The name Alex Ross Perry may not be one that gets the blood of a lot of film fans going, but with hopefully that’s about to change. Coming off his critically acclaimed The Color Wheel, Perry is back with what may be one of the year’s most hotly talked about independent releases, led by one of the year’s more intriguing lead performances.
Written and directed by Perry, Listen Up Philip stars Jason Schwartzman as Philip, a New Yorker and critically beloved author. Philip is awaiting the publication of his second novel, and with that anticipation comes a great deal of angst and anger. With a relationship at home crumbling between he and his long time girlfriend Ashley (Elizabeth Moss), Philip decides to abandon any attempt at promoting his new book, and when he meets a long time idol of his who opens up his isolated hideaway of a home to the struggling author, Philip jumps at the chance to leave the hustle and bustle of the big city with the hopes of finding himself firmly in his eyes.
Decidedly esoteric, Philip feels rooted firmly in the same ground as great New York comedies from the 1970s, particularly those of legendary filmmaker Woody Allen. With a percussive screenplay from Perry adorning the film, Listen Up Philip feels of an entirely differnt era. Verbally dense and decidedly neurotic, the film feels like a long lost work from a director like Allen or, more specifically, a director like Whit Stillman. Perry gets beautiful photography here from cinematography from Sean Price Williams, a cinematographer who is better known for work on small films like Perry’s Color Wheel and even 2012’s festival darling Somebody Up There Likes Me. He’s a superb cinematographer, someone who has been working on the indie circuit for a handful of years now and gives one of his better pieces of work here. The film glows with warm light and has a sense of vitality and intimacy that is rare in this day and age. Not afraid to embrace grain, Williams’ photography has an energy to it that gives the film a look at feel that is entirely its own. Shot on 16mm, the film doesn’t look or feel like anything you’re bound to see this fall film season, and while that in and of itself doesn’t make for a great film, the use of film here to help give the picture some life and energy is superb and much needed.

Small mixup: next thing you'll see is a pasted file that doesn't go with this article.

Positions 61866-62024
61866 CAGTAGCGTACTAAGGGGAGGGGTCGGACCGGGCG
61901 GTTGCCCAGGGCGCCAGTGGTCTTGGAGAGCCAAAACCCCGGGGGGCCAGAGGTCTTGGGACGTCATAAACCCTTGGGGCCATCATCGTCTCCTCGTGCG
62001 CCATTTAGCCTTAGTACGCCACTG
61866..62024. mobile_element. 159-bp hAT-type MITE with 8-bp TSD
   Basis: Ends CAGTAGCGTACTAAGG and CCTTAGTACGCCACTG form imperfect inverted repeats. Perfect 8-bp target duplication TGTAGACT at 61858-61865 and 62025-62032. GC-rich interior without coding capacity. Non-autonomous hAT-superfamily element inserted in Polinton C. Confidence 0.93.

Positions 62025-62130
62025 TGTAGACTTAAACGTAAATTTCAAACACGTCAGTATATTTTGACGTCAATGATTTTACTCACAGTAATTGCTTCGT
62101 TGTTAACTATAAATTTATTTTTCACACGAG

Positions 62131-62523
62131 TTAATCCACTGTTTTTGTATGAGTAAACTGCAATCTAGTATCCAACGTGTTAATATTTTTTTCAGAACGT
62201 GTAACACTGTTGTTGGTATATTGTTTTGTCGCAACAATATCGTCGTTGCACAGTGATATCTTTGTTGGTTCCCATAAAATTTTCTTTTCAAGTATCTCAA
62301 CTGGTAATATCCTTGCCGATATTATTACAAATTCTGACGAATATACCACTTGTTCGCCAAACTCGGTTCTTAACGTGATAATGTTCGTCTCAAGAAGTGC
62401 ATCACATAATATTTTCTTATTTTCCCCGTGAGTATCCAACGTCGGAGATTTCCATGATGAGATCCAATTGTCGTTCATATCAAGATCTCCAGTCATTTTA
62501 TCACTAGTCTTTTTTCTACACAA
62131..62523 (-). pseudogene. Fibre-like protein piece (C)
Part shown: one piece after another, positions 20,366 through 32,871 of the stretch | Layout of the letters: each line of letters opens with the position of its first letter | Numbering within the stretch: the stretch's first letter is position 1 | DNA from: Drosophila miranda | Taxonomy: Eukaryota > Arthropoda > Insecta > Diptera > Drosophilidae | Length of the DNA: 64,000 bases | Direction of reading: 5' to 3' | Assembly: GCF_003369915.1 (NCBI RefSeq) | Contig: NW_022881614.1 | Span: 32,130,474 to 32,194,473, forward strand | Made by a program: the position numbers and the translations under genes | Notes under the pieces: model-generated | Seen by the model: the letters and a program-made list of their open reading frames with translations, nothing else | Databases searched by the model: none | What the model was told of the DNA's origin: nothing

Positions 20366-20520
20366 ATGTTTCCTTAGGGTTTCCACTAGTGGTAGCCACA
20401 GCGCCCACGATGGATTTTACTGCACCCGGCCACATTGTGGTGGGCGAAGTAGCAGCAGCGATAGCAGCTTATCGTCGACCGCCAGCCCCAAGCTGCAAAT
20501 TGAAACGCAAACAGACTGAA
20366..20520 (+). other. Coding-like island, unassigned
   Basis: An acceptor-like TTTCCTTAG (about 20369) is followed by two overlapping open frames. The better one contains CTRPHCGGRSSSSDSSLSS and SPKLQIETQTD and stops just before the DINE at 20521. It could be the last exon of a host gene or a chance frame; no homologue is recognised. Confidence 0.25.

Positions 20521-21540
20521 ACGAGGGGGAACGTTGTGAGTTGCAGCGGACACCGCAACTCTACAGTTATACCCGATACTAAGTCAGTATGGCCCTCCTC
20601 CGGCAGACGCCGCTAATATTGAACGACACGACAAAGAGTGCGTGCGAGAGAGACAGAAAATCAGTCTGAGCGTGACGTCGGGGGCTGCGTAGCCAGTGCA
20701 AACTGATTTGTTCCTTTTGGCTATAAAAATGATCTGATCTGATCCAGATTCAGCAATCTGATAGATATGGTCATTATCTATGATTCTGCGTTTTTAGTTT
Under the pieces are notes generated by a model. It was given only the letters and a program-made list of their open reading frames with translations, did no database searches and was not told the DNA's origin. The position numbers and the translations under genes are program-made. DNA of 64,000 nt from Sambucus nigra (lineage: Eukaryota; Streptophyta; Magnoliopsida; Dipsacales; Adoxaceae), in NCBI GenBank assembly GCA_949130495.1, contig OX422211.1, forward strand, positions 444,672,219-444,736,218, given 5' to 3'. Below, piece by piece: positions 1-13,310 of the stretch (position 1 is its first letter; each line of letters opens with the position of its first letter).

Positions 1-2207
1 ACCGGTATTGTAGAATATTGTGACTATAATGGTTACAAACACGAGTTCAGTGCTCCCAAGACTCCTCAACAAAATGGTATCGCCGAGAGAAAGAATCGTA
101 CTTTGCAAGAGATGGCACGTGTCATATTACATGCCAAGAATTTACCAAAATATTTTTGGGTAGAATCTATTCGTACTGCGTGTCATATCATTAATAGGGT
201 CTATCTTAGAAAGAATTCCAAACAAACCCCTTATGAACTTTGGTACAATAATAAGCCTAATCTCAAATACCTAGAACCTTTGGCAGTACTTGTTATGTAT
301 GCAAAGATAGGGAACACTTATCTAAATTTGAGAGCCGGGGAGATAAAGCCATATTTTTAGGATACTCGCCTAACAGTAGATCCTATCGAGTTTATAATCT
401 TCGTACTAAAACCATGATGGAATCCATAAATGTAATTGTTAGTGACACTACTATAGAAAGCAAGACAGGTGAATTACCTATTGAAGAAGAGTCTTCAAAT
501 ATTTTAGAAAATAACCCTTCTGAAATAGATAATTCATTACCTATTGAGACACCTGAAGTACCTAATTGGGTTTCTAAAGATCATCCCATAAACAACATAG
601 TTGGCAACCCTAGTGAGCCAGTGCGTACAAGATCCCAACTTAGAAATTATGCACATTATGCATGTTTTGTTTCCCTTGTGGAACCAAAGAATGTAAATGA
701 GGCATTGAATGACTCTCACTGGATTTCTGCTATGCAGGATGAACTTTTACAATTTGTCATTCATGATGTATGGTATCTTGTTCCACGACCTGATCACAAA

It’s a much needed addition for the simple fact that the film’s central character is relatively despicable. Self involved and not afraid to burn any and all bridge that he has in his life, Philip as a character is an entrancing one, but one that will turn off many a viewer. Thankfully, the performance behind it is at least a powerful and engrossing one. Jason Schwartzman stars here as the titular lead character and it’s one of his best turns in ages. Seemingly becoming a forgotten gem of an actor as of late (save for his numerous turns in the films of Wes Anderson), Schwartzman gives a performance that is unlike any we’ve seen from him in quite some time. Despite being superficially driven by self importance and arrogance, Schwartzman gives his character a startling sense of depth and humanity even in the face of some genuinely despicable acts his character does. It’s a rich turn that proves Schwartzman as one of the better actors we have today. Opposite him is Moss as his girlfriend, and it’s an equally fantastic performance that fits perfectly opposed to Schwartzman’s loathsome lead. Their chemistry is icy cold and fittingly so, with their relationship never holding much warmth within its DNA. Rounding out the cast is Jonathan Pryce as the novelist that takes Philip under his wing and it is a comedic turn that is helped by Pryce’s ease with the dialogue. The interchanges between he and Schwartzman’s lead are the closest the film ever really gets to out and out comedy, and while the final act takes a decidedly melancholy turn for their friendship, it’s a dense companionship that really becomes the crux of much of the film’s drama.
However, it’s Perry that’s the film’s biggest star. Taking Williams’ breathless photography and running with it, the film uses the 16mm grain and turns it into a force pushing the film forward, allowing for Perry to bring some raw energy and intimacy into his story. When the film flourishes aesthetically, Perry shows off his directorial chops with numerous shots elevating this standard ode to 70’s era comedies. Be it the use of voice over and close ups that will have any cinephile reminiscing about early Woody Allen works, or the use of a free flowing camera that will leave any viewer enraptured, Perry is far and away the biggest take away here, turning this character study into a real aesthetic wonder.
Overall, while the story here may be a tad too boorish for some film goers, Alex Ross Perry’s new film is both a deliciously bleak romantic dramadey as well as a beautifully sardonic look at modern ambition. Driven by a lead performance that will remind everyone just how great a presence Jason Schwartzman is, Perry’s latest is arguably one of the year’s best films. And if this doesn’t help turn Alex Ross Perry into one of today’s most beloved and must-watch indie filmmakers, then we truly don’t deserve a filmmaker of his power.